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The results of the multicentre Study of Heart And Renal Protection(SHARP): Implications for clinical practice in renal disease



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6th October 2011

Chronic kidney disease (CKD) is associated with an increased risk of cardiovascular disease, but little is known about the prevention of cardiovascular disease in patients with CKD.  Meta-analyses of randomised trials conducted chiefly among patients without CKD have shown that statin therapy reduces the risks of major coronary events (myocardial infarction [MI] or death from coronary heart disease [CHD]), ischaemic strokes, and coronary revascularisations by about one fifth for each 1 mmol/L reduction in LDL cholesterol, while producing little effect on haemorrhagic strokes or vascular causes of death other than coronary heart disease.   Among people with estimated glomerular filtration rate (eGFR) above 60 ml/min/1.73m2, in whom the aetiology of cardiovascular disease is typically atherosclerotic, the proportional effects of statin therapy on vascular events appear to be independent of renal function.  But, when eGFR falls below 30 ml/min/1.73m2, a different cardiovascular pathology emerges, with vascular stiffness and calcification, structural heart disease and sympathetic over activity contributing to an increasing risk of cardiac arrhythmia and heart failure.  A key question, therefore, is whether LDL lowering therapy remains effective as renal impairment progresses.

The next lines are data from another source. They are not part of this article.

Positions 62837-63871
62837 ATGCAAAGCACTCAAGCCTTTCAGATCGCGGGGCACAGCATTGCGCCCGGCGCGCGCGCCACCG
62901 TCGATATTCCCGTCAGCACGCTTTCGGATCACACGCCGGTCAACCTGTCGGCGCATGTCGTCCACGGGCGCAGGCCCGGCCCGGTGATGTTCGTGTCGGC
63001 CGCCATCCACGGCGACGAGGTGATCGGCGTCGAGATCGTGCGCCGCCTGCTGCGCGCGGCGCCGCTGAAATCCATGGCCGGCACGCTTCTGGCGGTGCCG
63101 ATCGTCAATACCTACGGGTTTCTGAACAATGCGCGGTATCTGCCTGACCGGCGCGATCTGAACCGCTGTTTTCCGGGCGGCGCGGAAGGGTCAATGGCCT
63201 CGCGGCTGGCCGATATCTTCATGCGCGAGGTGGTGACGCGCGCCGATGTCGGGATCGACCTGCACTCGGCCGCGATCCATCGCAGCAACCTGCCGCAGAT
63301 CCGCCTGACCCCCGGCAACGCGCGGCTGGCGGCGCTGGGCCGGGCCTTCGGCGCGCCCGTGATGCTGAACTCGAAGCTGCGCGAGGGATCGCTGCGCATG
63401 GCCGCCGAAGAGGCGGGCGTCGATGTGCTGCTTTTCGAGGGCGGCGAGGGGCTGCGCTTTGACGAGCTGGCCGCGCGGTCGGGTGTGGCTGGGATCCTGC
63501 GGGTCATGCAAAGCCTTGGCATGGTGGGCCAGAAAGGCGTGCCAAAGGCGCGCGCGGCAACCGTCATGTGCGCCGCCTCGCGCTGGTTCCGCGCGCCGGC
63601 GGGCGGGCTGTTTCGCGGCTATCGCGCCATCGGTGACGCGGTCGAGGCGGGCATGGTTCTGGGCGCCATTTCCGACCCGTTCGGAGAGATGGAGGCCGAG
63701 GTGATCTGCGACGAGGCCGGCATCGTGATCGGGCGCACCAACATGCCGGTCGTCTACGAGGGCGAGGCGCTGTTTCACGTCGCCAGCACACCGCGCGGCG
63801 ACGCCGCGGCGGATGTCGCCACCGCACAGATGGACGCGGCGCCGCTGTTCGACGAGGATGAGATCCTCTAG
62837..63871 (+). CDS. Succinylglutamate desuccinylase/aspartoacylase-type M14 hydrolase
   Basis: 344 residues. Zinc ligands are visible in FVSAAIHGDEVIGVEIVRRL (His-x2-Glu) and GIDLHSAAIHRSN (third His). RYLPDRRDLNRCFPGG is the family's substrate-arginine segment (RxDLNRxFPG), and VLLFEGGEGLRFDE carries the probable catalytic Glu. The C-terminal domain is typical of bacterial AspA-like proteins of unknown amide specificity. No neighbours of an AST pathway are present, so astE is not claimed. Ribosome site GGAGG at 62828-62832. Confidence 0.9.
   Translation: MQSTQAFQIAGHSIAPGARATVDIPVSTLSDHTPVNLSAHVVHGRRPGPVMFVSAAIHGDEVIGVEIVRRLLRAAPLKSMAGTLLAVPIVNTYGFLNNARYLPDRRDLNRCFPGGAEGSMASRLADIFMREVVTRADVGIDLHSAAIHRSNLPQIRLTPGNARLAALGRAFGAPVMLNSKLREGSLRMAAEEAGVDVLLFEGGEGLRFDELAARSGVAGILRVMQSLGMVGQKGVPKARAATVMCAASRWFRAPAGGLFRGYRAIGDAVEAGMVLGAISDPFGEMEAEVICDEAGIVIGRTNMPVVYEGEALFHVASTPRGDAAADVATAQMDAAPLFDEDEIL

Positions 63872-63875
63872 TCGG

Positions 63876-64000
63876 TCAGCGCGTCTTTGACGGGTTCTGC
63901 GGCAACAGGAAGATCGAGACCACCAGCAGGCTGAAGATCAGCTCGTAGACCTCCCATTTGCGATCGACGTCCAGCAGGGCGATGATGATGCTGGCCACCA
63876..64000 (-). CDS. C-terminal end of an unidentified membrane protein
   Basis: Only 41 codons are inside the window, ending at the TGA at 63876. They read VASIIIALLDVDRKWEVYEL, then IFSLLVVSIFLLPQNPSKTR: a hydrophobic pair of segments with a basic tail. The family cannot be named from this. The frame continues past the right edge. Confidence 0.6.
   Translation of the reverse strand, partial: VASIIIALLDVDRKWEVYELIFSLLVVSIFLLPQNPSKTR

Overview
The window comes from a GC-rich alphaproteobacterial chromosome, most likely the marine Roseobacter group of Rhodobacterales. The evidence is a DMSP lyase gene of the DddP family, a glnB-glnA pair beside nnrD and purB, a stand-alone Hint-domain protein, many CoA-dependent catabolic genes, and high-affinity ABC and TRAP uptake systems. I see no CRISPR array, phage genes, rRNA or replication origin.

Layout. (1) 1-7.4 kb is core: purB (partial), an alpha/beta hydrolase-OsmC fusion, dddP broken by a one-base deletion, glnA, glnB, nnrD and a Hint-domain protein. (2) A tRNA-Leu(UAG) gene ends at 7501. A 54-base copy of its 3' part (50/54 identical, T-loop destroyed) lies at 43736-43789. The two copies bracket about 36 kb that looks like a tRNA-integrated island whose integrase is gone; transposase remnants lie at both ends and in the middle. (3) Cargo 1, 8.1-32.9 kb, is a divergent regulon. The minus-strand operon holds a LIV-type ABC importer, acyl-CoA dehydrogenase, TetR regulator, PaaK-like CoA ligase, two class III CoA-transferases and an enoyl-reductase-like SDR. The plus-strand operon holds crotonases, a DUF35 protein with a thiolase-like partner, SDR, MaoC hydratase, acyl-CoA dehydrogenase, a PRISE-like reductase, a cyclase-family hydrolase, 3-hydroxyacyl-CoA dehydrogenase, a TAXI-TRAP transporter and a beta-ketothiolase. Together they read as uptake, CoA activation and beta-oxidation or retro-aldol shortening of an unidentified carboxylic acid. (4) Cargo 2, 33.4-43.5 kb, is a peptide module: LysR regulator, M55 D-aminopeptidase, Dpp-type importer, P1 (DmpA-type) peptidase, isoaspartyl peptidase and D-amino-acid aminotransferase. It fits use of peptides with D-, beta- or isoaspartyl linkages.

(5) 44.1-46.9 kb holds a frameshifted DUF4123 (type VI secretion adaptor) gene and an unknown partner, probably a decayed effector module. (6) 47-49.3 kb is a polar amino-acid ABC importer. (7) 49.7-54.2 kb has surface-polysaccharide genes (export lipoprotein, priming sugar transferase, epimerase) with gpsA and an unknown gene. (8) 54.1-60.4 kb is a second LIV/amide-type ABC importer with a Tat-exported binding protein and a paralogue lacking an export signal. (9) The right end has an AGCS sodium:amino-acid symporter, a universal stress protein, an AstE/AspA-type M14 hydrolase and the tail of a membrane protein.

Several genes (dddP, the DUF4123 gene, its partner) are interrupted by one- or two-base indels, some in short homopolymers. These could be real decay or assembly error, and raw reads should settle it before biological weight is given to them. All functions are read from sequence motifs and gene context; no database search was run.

The SHARP (Study of Heart and Renal Protection) trial aimed to assess the safety and efficacy of reducing LDL cholesterol among more than 9000 patients with CKD. In order to achieve an average reduction in LDL cholesterol of about 1 mmol/L without the use of high statin doses (which are associated with an increased risk of myopathy, especially in patients with impaired renal function), a low dose of a statin (simvastatin 20mg daily) was combined with a cholesterol-absorption inhibitor (ezetimibe 10mg daily), and the biochemical efficacy and tolerability of this regimen was first confirmed in the UK-HARP pilot studies. I present the results and the potential implications on patients with CKD and those on dialysis of the SHARP study.

Dr William Majoni is a Nephrologist and Specialist Physician at the RDH. He trained in Nephrology and General internal Medicine in the West Midlands Deanery of the Royal College of Physicians (UK). He took 2 years out of the specialist training programme for a Clinical Research Fellowship at the University of Oxford’s Clinical Trial Service Unit and Epidemiological studies Unit in Oxford. He was involved in the international multicentre Study of Heart and Renal Protection (SHARP) and sits on the steering committee for the study. His research interests include the epidemiology of renal disease and defining risk factors and their management in CKD. He is currently working with Dr Jaqui Hughes and Dr Louise Maple-Brown of the Menzies in a Renal Research Interest Group (RRIG) to set up various research projects in renal disease